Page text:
You can see on the fine print on the image that it was constructed from "stacking" a series of ten images to obtain this result.
When I wrote the first paragraph above, I had some indecision about writing 126,000 versus 130,000 kilometers, because this was after all just a rough estimate. Note that my indecision represented a distance spanning a goodly fraction of the width of North America, for a chunk of space debris about the size of a moderate living room. This thing was tiny -- but still moving so fast that it would potentially have been unpleasant if it had hit the Earth.
I have no idea of the composition of 2010 AL30, but it is not much smaller than the object which is thought to have precipitated the Tunguska Event. The Tunguska precursor object, believed to be "a few tens of meters" in size, did not actually make it all the way down to the ground, but disintegrated and in so doing caused an impact explosion in the atmosphere that was a thousand times more powerful than the nuclear weapons used at Hiroshima and Nagasaki. It flattened trees over 2,150 square kilometers, and would certainly have devastated a city.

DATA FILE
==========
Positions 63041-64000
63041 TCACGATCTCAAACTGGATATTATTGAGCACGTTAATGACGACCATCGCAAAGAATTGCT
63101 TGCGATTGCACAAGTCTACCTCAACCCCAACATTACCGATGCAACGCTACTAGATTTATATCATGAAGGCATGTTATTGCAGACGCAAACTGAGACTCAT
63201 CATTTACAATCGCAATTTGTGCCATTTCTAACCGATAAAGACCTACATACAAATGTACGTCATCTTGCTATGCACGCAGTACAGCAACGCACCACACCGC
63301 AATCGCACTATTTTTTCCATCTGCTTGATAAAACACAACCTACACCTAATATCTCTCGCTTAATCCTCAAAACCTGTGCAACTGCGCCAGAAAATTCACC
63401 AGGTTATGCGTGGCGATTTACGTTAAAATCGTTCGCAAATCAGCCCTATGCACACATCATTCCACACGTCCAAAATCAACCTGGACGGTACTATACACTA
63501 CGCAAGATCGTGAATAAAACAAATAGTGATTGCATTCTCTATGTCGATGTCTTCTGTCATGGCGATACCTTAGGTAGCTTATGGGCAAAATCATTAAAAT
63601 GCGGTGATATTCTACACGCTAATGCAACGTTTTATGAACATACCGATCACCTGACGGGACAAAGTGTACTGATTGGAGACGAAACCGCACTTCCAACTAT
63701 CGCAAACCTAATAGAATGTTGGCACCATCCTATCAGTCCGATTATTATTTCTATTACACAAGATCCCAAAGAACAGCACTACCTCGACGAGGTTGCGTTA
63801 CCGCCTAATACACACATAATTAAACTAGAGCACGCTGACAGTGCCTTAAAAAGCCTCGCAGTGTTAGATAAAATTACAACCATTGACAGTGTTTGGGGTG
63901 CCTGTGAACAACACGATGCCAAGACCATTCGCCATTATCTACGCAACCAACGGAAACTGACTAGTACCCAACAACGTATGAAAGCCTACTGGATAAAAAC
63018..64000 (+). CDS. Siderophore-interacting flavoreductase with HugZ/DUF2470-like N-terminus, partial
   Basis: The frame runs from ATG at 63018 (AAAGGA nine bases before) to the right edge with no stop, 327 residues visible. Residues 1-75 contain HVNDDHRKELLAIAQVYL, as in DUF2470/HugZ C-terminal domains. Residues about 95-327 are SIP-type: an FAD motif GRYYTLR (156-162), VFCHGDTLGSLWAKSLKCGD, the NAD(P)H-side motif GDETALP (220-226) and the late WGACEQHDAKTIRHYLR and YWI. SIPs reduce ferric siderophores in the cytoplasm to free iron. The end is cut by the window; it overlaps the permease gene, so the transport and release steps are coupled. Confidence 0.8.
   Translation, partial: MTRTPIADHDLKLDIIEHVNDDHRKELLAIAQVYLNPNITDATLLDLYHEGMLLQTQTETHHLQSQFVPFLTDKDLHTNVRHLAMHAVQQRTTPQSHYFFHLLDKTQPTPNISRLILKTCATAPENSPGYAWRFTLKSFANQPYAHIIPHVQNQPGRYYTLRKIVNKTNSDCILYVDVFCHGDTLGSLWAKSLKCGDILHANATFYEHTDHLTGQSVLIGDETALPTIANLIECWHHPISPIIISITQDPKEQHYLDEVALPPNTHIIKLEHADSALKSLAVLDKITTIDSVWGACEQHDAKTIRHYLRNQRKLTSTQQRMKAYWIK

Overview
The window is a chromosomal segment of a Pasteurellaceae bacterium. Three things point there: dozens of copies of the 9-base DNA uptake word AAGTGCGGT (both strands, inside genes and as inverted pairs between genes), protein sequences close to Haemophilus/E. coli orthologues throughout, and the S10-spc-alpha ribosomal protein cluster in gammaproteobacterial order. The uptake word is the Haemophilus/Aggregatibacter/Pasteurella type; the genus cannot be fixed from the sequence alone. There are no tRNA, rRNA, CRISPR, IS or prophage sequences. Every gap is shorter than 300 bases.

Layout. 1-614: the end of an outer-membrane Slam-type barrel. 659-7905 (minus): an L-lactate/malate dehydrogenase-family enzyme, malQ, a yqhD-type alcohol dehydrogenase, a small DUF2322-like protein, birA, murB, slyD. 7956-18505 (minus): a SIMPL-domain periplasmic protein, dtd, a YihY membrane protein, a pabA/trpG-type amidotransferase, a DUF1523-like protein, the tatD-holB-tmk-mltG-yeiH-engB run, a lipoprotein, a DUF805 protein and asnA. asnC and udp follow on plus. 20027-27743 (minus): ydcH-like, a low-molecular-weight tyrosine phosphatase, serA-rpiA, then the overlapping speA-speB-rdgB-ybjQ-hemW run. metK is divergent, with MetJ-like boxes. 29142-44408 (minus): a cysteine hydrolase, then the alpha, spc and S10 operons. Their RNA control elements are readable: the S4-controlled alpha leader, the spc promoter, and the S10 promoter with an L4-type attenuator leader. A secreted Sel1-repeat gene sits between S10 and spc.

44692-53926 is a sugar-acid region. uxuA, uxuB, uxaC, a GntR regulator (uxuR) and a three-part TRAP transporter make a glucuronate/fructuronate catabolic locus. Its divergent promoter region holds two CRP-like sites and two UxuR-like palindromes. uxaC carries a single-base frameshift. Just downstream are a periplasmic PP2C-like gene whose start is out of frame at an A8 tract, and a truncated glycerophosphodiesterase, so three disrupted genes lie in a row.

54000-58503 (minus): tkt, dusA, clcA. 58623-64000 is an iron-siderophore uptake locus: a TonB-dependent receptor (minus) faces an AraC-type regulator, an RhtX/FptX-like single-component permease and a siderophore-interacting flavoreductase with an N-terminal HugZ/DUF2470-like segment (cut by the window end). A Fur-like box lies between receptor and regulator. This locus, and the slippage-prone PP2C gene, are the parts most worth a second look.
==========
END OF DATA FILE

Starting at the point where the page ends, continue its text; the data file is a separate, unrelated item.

Research programs such as LINEAR are part of a loose international association of asteroid monitors called Spaceguard. The American objectives were to catalogue 90% all Near Earth Objects (NEOs) larger than 1 km in diameter by 2008, with a proposed follow-on program whose objective would be to detect 90% of all near-earth asteroids 140 meters and larger by 2028.
NOTE - The above photo was lifted from the blog of the observer team of the Remanzacco Observatory in Italy.